To tell my story as a date rape survivor and communicate my message in a way that can help the most people.

Saturday, August 22, 2015

NOVA Conference Workshop

A few months ago after submitting for the 2nd year in a row I was chosen to conduct a workshop at the annual (National Organization for Victim Assistance) NOVA Conference. I was excited, honored, nervous among many other adjectives since this was going to be my first workshop. It's content would be me sharing my story of date rape, the legal process, counseling and life following from a victim's point of view to an audience of professionals mostly made up of victim's advocates.

The 41st NOVA Conference was held in Dallas this year and it would be a whirlwind 2 days for me flying in on Tuesday afternoon to check in, get acquainted, on Wednesday attend other workshop/events, then it would be my turn to speak. We were set up at the beautiful Intercontinental Hotel with the entire Ballroom floor and I was surrounded by other attendees wherever I went feeling right at home with all these compassionate people who understand me and what I've been through. 

Wednesday morning was a Victim's Tribute with speakers who had impressive resume's and numerous awards. There was song and dance presented by two very talented women and a father from MADD who lost his precious son to a drunk driver and shared his story and memories. I had a chance to briefly speak with him after as his son & have the same birthday which immediately made me feel connected to him. The event ended with a beautiful candlelight ceremony that represented all categories of victim's and their survivors.

Then I went back to my room to mentally prepare for my speech which was scheduled from 1:00-2:30 pm. The previous day I scouted out my room/venue to become familiar with the layout so I knew what I would be walking into that afternoon. This workshop would be the longest time frame to fill since I began speaking over 6 years ago but although anxious it would allow me to share many details I sometimes can't due to time constraints. As the 1:00 hour approached I gathered up the few materials I had along with myself and made my way down to The Spectrum room.

Before entering my room I was greeted by my assigned volunteer, a lovely woman, who was going to take care of distributing my presentation handouts to the room full of participants prior to my speech and as they departed handing out the Workshop sticker for the conference booklet so the attendees could document each one completed. The room was nearly full and as I set myself up it approached capacity just before I began speaking with a few joining in the minutes after I started. The room was perfect for the type of workshop I was running which was me telling my story and no use of the AV or Flip chart provided. It was intimate and filled with an estimated 75 NOVA members. 

After introducing myself and laying out what my objectives were for the workshop I began telling my story and filled it with as many specifics as possible hoping there was something in it to benefit each and every participant somehow. During particular high and low points of the details I shared the group would react which I found very comforting. They were in this with me from start to finish and I liked that very much. I remember looking down at my watch to get a sense of where I was in time and an hour had passed by seemingly effortlessly. At this point I could reassess how to bring it all together leaving 15 minutes for Q & A. These were much different questions than posed to me by college students welcoming the challenge to answer them efficiently.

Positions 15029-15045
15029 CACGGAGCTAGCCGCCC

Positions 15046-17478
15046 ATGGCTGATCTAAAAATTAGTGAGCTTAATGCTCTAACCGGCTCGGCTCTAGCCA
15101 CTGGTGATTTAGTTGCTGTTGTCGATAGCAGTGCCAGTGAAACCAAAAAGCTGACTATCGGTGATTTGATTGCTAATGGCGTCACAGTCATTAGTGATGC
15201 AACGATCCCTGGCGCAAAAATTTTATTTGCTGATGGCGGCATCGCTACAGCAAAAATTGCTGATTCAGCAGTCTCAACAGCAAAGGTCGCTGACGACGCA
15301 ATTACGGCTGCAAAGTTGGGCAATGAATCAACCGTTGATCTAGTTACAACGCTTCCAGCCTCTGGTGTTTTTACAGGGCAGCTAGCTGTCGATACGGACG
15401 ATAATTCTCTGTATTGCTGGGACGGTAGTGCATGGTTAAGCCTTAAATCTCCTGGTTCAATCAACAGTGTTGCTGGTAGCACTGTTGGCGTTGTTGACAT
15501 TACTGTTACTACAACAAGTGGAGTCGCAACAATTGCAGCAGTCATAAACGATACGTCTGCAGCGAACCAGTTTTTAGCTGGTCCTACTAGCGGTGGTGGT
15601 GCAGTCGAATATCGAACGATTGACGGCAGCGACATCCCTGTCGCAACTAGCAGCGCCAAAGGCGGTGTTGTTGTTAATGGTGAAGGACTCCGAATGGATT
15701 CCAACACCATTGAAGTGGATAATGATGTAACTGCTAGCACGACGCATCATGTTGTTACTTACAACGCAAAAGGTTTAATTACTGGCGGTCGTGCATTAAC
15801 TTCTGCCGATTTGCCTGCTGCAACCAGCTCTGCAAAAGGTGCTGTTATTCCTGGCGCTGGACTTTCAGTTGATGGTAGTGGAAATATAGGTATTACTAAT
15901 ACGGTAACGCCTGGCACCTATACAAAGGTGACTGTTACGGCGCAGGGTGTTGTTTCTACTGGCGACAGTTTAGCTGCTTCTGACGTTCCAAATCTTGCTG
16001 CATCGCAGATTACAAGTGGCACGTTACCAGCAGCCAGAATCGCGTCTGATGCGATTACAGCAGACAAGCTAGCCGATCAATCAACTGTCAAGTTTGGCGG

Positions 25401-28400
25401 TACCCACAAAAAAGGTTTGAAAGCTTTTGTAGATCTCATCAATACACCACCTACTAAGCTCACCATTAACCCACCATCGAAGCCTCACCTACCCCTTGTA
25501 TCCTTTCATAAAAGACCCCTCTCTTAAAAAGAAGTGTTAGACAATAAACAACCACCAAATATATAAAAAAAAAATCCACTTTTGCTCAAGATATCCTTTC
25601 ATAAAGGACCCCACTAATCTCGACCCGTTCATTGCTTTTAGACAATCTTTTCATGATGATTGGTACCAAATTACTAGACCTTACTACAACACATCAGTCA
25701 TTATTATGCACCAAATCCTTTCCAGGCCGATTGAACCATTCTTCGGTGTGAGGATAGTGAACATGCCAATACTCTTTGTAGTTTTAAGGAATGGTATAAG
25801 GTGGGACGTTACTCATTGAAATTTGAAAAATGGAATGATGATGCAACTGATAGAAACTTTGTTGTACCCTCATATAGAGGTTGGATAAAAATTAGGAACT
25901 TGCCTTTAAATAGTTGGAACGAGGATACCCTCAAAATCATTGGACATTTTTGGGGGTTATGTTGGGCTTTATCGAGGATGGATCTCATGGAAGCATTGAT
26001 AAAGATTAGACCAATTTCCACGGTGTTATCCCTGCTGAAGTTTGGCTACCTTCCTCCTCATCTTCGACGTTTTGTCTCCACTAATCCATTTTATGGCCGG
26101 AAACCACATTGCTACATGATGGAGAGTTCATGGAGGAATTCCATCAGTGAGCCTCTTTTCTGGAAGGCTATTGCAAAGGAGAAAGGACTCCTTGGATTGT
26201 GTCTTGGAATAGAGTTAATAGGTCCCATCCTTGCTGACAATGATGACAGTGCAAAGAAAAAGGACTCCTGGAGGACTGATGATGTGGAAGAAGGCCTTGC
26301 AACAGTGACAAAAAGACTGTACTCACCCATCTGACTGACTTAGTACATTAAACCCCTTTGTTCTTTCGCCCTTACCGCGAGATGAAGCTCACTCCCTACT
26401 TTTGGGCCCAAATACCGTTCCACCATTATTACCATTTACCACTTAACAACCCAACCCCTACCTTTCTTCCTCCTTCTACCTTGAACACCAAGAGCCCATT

Relieved and satisfied when it was over I was greeted by many thanking me for telling my story and others sharing stories of their own or asking additional questions. They were an amazing group of women and men making me feel as if I contributed positively to the subject which was my only goal. I took a moment to accept my success for having done something new and different that I ultimately enjoyed. 

Before leaving the conference there was a closing ceremony I wanted to attend since I was only there for a day and a half it was important that I experience everything I could in that short period of time. Even more people approached me in the lobby area and inside the ballroom saying that had attended my workshop offering kind words. 

What I got out of this was knowing I can expand my speaking horizons and that it's something I would like to do again. I left the conference and Dallas very happy!

Monday, August 3, 2015

Life's Challenges

Los Angeles was the most recent host of the Special Olympics World Games and I was lucky enough to have been a Volunteer and selected to be a part of the Media Operations Team as a Steward. My assignment was for the 1st day of the games when they conduct their Divisioning round at the Table Tennis event. I worked with several other volunteers sharing the same post and we connected immediately. It was a fun, exciting, upbeat atmosphere and we didn't find out until later that our event was one of few that had a DJ playing music the entire day which only added to the spirit and energy.